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The Priesthood is a door opening to a deeper, richer relationship with Christ.


Pastor Douglas Shearer

In any kind of church, you’re bound to find several kinds of persons: (1) those who don’t know how to get into the presence of God or, perhaps, aren't even saved - I’ll call them “REDS;” (2) those who know how, but are either too discouraged or too distracted to do so - I’ll call them “BLUES;” and (3) those who both know how and do so consistently - I’ll call them “GREENS.”

Many of the greens - because they’re more mature and are quite serious about spiritual matters - are actively seeking a deeper walk with the Lord. In short, they’re spiritually hungry - and it’s a hunger they want desperately to assuage. They often think the best way of going about that is to congregate with other greens.

They attend Bible studies composed almost exclusively of greens; prayer groups composed almost exclusively of greens, and serve on various church committees - again, composed almost exclusively of greens. They even attend conferences and seminars put on by greens for greens - sometimes quite expensive conferences and seminars. Usually, however, none of that works. Often it generates quite the opposite effect: it only intensifies their spiritual hunger.

What nobody has ever taught them is that green on green isn’t the answer!

The Old Testament tells us that in worship there are always three participants: (1) God, who is the object of worship; (2) the supplicant, who is seeking God’s presence; and (3) the priest, who oversees the sacrifice allowing the supplicant to stand before God.

The Book of Leviticus describes five basic sacrifices that atoned for sin: (1) the Whole Burnt Offering; (2) the Grain Offering; (3) the Peace Offering; (4) the Sin or Purification Offering; and, finally, (5) the Trespass or Reparation Offering. Each sacrifice was meant to heal a specific wound that sin inflicted.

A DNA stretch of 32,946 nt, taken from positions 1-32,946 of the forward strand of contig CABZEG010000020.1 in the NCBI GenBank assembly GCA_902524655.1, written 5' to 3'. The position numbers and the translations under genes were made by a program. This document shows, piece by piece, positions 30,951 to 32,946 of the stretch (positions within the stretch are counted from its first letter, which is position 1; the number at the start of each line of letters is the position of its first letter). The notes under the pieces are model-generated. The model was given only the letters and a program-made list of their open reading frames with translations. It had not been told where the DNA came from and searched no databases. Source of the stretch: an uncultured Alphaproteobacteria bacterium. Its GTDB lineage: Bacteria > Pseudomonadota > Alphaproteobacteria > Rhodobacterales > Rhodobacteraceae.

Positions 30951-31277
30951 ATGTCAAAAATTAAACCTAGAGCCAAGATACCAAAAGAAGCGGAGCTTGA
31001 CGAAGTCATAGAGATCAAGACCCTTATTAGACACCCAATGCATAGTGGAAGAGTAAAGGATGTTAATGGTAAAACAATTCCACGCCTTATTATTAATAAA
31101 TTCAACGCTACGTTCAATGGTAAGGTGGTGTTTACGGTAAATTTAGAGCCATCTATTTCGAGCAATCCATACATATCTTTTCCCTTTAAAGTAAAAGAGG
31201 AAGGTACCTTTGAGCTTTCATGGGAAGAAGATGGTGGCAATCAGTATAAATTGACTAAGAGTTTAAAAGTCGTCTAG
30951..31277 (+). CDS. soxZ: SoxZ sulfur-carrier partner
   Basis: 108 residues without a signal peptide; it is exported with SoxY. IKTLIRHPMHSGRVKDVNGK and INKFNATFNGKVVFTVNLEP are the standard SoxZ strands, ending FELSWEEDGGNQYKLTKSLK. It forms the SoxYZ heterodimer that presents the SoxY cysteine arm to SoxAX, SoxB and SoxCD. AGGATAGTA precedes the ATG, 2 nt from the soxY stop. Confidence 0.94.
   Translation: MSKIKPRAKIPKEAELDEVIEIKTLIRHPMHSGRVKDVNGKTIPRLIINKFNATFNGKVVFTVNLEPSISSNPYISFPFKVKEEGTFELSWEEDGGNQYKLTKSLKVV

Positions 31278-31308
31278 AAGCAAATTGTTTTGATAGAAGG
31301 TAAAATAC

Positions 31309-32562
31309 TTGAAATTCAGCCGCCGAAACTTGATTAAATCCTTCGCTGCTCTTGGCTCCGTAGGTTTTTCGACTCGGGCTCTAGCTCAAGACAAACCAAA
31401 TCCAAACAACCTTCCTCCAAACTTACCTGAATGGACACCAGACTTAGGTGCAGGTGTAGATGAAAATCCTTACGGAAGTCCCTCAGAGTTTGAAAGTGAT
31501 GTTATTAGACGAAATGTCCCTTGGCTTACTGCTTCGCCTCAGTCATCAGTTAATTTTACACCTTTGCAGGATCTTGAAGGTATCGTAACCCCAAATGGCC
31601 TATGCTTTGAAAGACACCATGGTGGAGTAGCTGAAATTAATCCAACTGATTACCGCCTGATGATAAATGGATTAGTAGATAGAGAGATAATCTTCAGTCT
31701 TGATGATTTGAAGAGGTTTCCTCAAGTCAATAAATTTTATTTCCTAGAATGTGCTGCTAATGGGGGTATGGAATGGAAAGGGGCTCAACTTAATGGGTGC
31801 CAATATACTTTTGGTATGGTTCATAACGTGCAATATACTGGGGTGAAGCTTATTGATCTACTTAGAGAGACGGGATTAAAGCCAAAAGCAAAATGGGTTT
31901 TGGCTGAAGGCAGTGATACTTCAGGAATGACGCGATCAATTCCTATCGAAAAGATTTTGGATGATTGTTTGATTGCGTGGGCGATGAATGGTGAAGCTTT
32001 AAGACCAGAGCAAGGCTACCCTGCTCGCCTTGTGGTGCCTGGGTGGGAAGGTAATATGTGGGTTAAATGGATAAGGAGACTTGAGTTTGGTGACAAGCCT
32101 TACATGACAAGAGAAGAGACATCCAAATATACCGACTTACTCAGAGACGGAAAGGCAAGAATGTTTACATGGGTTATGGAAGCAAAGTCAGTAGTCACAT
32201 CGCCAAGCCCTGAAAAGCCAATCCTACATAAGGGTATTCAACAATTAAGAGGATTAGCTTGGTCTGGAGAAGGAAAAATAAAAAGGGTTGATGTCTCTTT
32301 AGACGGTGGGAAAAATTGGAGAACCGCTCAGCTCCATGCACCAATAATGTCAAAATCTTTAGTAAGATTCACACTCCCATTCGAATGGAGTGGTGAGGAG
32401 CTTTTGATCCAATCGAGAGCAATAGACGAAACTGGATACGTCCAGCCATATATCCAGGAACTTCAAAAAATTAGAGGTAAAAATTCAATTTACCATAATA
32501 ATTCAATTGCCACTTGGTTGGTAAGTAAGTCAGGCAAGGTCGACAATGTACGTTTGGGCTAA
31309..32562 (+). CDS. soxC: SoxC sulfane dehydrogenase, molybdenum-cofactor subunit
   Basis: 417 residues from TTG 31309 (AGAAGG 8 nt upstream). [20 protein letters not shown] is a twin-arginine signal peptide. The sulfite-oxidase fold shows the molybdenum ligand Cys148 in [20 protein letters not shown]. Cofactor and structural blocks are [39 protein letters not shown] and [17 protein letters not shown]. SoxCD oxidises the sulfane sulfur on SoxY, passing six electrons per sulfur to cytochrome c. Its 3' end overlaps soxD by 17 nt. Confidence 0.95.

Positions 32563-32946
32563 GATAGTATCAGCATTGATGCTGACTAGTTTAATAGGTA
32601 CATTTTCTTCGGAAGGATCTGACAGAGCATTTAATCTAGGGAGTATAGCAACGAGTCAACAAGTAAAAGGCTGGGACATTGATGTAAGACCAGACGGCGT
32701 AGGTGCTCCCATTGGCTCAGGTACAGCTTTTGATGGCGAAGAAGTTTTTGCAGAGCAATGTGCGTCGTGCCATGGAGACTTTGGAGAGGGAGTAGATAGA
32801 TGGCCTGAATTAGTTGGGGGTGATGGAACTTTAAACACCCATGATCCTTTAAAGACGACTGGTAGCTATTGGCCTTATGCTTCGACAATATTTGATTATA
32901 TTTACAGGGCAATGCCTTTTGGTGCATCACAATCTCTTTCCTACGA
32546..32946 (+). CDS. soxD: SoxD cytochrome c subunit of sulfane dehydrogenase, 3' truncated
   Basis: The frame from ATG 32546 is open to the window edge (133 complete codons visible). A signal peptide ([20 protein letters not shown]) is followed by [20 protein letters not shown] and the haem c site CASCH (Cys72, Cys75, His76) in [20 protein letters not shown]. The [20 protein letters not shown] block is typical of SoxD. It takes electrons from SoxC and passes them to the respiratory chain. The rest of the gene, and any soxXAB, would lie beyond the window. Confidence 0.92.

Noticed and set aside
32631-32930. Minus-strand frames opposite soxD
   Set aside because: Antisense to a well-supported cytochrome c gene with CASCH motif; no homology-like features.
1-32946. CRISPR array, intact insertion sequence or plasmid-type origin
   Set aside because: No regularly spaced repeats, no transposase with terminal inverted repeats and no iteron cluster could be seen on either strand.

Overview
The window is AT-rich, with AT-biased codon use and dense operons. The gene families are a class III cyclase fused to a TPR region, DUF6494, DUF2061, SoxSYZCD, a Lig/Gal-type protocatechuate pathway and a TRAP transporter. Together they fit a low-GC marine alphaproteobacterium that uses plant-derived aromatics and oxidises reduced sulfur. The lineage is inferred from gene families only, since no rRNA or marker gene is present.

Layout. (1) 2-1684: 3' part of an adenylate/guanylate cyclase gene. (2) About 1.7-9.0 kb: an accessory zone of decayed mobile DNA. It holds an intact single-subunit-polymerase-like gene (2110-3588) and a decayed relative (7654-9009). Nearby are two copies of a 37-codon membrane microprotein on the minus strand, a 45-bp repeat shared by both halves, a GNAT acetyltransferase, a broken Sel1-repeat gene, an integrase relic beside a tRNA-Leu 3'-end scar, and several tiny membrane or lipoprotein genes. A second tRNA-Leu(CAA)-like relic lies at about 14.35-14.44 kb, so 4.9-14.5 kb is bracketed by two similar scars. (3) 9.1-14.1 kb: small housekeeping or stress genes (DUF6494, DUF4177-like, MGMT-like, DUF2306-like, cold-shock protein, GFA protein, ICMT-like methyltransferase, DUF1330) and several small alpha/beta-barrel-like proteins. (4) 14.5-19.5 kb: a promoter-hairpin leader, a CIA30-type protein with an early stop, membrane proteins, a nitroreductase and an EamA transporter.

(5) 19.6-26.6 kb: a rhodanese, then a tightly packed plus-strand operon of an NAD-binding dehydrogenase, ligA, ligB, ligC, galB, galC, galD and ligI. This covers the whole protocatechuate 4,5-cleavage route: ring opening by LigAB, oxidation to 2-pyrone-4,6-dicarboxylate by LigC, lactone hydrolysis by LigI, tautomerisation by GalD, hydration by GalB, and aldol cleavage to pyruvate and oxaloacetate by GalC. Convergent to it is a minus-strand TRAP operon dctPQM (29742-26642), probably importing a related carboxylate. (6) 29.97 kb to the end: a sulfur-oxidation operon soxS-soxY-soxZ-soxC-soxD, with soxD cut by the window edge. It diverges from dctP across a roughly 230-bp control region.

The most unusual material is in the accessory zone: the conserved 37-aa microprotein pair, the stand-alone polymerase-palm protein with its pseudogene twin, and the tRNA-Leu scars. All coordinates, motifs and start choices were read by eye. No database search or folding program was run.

The Whole Burnt Offering dealt with guilt and the fear of impending judgment; the Grain Offering dealt with the fear of abandonment - the fear of being vulnerable and unprotected; the Peace Offering dealt with the fear of estrangement and alienation - the fear of being unwanted and uninvited; the Sin Offering dealt with the fear of being stained and unclean - of being defiled and useless; and, finally, the Trespass Offering dealt with the fear of injustice - the fear that the wickedness perpetrated by item3evil-doers is going unnoticed, unchecked, and unpunished. (I have compiled a study on the Book of Leviticus that clarifies the meaning of each of the sacrifices. Some of its conclusions are spelled out in a book I recently published, Calvin on the Ropes. You can purchase it on Amazon.)

Not only did each sacrifice highlight a specific kind of sin and heal the damage it inflicted, each one was disposed of differently. And herein lies the key to cultivating a deeper relationship with God; herein lies the key to a more enduring, more sustaining, more intimate walk with God - a walk that will assuage the spiritual hunger plaguing so many greens.